Jeff Deskovic, then 16 years old, was a classmate of the victim’s. He became a suspect because he was late to school the day after the victim disappeared. Police also believed he seemed overly distraught at the victim’s death, visiting her wake three times. Police spoke with Deskovic eight times in December 1989 and January 1990…Police asked Deskovic to submit to a polygraph examination and he agreed in late January 1990…Deskovic was taken to a private polygraph business run by an officer with the local Sheriff’s Department, who, according to trial testimony, had been hired to “get the confession.” Deskovic was held in a small room there with no lawyer or parent present. He was provided with coffee throughout the day but no food. In between polygraph sessions, detectives interrogated Deskovic. Deskovic’s alleged confession occurred after six hours, three polygraph sessions, and extensive questioning by detectives between sessions. One of the detectives accused Deskovic of having failed the test and said he had been convinced of Deskovic’s guilt for several weeks. According to the detective, Deskovic then stated he “realized” three weeks ago he might be the responsible party. Deskovic was asked to describe the crime and began speaking in the third person, switching to first person part way through the narrative. Deskovic said, “I lost my temper” and admitted he had hit the victim in the head with a Gatorade bottle, put his hand over her mouth and kept it there too long. During the confession, Deskovic sobbed. By the end of the interrogation, he was under the table, curled up in the fetal position, crying”.
We look forward to receiving your report.
Guidance on writing a court report
A court report can be required to provide an expert opinion on a number of different things. Psychologists must adhere to all appropriate and relevant professional guidelines to avoid charges of negligence or exceeding their professional boundaries of expertise.
The psychologist must always remember to act impartially, regardless of who has employed them. They are not a ‘a hired gun’ for either the prosecution or the defence. All judgements and opinions they provide must should be supported by empirical and rigorously robust academic research and. As an expert witness they are unique in the court room in that they are allowed to present their opinion (rather than just the facts). However, this opinion must be supported by research which should be cited as appropriate. It is important for the psychologist to be familiar with the current available literature on the subject and thoroughly versed in it. As it would discredit their testimony if lawyers for the opposing counsel were able to demonstrate that there were studies or theories that they had overlooked.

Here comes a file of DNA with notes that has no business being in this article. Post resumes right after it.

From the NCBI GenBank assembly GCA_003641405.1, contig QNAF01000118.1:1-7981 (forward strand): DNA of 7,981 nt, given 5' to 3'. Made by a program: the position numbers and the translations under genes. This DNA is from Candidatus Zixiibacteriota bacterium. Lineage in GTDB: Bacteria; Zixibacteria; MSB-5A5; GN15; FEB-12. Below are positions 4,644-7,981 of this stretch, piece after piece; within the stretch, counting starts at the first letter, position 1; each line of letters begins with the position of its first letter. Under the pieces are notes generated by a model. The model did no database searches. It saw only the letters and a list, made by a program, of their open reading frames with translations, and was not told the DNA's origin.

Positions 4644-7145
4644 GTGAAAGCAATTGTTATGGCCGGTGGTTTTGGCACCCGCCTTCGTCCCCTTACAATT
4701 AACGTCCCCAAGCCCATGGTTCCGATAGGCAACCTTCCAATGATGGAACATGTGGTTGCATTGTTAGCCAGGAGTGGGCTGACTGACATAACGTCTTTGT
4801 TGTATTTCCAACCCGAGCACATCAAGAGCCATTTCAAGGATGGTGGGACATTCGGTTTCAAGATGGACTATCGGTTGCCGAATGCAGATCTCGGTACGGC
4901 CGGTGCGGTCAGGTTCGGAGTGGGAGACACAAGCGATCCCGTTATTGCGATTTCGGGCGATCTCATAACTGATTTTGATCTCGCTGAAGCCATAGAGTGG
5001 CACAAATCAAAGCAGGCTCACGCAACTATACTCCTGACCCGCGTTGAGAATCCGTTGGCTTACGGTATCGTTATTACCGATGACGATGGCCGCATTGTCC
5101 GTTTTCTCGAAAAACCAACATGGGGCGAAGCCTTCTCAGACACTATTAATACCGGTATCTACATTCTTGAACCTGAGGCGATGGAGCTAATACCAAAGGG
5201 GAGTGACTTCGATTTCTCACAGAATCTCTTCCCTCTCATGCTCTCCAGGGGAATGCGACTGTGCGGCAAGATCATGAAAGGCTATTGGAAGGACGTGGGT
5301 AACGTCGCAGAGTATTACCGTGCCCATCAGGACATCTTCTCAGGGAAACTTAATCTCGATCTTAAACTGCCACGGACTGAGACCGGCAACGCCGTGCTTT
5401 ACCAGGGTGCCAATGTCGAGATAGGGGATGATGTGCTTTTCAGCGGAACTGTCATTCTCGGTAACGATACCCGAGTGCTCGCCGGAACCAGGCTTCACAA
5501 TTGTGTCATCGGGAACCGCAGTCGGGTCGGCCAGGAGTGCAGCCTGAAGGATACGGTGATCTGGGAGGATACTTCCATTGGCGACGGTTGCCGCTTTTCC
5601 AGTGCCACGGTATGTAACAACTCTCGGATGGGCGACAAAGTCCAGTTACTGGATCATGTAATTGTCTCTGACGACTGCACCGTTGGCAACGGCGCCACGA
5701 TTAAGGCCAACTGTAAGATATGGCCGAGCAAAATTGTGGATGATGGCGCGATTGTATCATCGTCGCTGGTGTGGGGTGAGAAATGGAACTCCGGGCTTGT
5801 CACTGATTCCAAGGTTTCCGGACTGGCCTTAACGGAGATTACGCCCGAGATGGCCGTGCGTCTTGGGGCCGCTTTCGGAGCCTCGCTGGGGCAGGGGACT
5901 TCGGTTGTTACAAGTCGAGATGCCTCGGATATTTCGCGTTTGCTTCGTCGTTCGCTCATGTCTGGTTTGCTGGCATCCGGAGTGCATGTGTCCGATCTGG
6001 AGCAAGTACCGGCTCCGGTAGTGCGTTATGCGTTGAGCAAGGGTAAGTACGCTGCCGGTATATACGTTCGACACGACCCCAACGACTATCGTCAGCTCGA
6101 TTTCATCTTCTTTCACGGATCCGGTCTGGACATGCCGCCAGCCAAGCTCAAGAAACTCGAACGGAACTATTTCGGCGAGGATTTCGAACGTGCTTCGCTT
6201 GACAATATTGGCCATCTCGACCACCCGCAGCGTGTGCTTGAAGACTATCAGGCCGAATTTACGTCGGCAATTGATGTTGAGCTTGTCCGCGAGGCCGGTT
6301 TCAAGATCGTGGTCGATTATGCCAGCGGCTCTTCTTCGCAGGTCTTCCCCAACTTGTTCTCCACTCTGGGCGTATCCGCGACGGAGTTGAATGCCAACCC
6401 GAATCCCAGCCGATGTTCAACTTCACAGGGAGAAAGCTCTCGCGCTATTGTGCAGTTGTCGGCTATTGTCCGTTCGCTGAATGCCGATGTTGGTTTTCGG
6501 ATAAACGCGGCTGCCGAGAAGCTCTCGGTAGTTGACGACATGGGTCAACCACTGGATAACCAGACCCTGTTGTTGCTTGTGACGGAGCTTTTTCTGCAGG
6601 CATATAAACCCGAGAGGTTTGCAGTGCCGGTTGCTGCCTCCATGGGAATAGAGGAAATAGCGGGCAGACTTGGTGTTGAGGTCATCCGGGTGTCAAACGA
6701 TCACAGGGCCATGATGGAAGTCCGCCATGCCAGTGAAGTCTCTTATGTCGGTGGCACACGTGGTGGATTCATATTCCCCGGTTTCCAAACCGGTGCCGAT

The structure of the court report is important. The following steps offer an outline of how the report should be structured and what information it should include.
- Title Page (separate page)
- State your name and specialist expertise.
- Explain who has ordered this report and for what purpose.
- Contents Page (separate page)
- This should introduce the psychologist and outline their qualifications and relevant training, experience, professional membership etc.
- State the nature of the case
- Provide your conclusions in brief.
- Main Text
Present your arguments in relation to the facts outlined. You may write in the first person as you are being asked for your opinions. Use the following structure to present your argument:
- State the issue being examined
- Then state the facts (from the case details provided).
- Provide your opinion drawing on the relevant psychological research to support your argument.
Please note each issue highlighted in the case details should be discussed separately using the above format.
Summarise your main arguments/points and provide conclusions regarding the identified issues (facts of the case).
These should list the sources of information the psychologist has drawn from (i.e. your reference section NOT a bibliography!).
Things to remember:
- The first thing to remember is that each and every paragraph must be uniquely numbered to allow for easy reference in court.
- All language must be clear and concise and psychology jargon avoided.
- Opinions are allowed but ONLY if they are backed up with fact and academic research
- The Psychologist must work independently and not on behalf of a particular side, regardless of who hired them.